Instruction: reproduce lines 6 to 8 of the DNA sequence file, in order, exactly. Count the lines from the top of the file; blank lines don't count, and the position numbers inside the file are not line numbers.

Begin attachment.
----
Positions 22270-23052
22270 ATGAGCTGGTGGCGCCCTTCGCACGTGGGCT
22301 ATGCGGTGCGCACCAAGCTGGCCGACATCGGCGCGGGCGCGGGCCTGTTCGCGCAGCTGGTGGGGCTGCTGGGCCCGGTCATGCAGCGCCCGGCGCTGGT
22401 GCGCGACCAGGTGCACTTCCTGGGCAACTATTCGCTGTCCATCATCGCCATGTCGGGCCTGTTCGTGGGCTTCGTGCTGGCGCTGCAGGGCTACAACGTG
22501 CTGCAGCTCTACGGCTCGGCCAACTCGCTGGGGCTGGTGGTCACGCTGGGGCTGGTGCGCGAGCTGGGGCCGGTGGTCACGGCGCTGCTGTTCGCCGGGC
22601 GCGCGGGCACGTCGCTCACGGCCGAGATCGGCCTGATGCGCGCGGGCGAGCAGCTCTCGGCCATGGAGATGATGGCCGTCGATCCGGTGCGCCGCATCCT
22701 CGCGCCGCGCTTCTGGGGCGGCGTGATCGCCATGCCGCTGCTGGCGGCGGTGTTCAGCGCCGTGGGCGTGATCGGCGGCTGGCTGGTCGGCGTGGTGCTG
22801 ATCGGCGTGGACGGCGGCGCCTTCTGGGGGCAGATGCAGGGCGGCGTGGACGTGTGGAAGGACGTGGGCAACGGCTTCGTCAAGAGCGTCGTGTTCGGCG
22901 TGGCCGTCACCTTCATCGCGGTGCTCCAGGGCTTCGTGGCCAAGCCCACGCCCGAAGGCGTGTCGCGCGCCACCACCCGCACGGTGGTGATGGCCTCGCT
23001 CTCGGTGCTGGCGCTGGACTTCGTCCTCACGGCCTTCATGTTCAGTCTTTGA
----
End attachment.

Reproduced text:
22601 GCGCGGGCACGTCGCTCACGGCCGAGATCGGCCTGATGCGCGCGGGCGAGCAGCTCTCGGCCATGGAGATGATGGCCGTCGATCCGGTGCGCCGCATCCT
22701 CGCGCCGCGCTTCTGGGGCGGCGTGATCGCCATGCCGCTGCTGGCGGCGGTGTTCAGCGCCGTGGGCGTGATCGGCGGCTGGCTGGTCGGCGTGGTGCTG
22801 ATCGGCGTGGACGGCGGCGCCTTCTGGGGGCAGATGCAGGGCGGCGTGGACGTGTGGAAGGACGTGGGCAACGGCTTCGTCAAGAGCGTCGTGTTCGGCG